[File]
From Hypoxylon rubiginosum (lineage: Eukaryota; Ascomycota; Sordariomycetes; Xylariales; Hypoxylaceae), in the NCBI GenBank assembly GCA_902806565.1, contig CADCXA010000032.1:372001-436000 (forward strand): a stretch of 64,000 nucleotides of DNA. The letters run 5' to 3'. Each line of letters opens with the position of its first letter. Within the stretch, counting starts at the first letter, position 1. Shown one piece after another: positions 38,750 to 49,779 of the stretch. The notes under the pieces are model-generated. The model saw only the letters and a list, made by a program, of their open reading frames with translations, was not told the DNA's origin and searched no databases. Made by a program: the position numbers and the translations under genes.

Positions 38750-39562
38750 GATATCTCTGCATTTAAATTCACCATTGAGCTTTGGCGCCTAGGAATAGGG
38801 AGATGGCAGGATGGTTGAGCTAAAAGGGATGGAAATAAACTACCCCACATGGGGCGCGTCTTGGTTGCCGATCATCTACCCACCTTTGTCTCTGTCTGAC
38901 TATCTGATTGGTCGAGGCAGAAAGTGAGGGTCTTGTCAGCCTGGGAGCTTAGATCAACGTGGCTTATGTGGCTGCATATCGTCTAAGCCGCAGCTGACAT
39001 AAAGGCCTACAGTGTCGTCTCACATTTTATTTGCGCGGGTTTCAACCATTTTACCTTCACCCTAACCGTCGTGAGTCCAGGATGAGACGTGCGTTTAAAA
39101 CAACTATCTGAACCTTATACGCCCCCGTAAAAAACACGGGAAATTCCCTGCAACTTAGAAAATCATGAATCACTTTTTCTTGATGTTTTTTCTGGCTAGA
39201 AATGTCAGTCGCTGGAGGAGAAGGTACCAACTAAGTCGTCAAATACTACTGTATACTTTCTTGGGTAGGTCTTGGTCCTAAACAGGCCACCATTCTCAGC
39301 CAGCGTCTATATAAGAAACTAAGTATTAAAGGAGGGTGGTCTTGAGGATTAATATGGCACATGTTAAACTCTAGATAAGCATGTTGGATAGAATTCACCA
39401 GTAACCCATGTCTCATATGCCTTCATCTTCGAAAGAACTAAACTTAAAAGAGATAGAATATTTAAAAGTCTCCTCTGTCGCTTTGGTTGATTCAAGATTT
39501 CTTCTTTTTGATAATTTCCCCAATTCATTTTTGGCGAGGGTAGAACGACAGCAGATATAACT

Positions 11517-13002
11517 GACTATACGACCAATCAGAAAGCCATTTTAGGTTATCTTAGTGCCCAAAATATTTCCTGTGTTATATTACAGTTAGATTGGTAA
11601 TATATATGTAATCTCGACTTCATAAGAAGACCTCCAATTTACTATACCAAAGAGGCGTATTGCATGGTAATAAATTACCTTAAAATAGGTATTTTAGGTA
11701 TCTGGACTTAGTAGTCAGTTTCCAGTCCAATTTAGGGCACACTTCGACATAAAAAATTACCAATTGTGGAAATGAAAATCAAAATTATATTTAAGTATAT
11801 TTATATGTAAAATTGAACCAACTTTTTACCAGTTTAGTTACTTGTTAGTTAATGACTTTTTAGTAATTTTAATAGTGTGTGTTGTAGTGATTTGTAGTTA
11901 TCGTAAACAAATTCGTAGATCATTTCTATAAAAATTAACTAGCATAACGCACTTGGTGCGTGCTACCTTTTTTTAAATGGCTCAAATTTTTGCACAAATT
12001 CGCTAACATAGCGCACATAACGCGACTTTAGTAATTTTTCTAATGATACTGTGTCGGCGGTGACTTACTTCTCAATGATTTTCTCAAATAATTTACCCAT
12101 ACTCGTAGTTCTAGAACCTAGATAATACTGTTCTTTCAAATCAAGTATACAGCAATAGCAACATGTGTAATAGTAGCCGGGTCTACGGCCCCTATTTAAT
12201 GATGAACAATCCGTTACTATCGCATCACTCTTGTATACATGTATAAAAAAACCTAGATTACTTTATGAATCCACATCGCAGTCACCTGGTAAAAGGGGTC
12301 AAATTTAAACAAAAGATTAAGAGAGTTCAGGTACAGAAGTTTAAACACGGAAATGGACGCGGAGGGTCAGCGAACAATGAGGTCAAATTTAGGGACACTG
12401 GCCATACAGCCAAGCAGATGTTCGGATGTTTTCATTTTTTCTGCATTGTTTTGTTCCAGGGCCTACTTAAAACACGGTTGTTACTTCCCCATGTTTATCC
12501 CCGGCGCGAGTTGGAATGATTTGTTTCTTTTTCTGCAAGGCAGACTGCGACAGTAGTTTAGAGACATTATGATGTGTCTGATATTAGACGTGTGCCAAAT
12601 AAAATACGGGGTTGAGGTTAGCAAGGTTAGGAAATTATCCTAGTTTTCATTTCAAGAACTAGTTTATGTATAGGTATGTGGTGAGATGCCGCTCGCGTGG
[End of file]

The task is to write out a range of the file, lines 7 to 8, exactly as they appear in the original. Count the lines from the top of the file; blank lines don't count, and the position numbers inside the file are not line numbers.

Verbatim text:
39101 CAACTATCTGAACCTTATACGCCCCCGTAAAAAACACGGGAAATTCCCTGCAACTTAGAAAATCATGAATCACTTTTTCTTGATGTTTTTTCTGGCTAGA
39201 AATGTCAGTCGCTGGAGGAGAAGGTACCAACTAAGTCGTCAAATACTACTGTATACTTTCTTGGGTAGGTCTTGGTCCTAAACAGGCCACCATTCTCAGC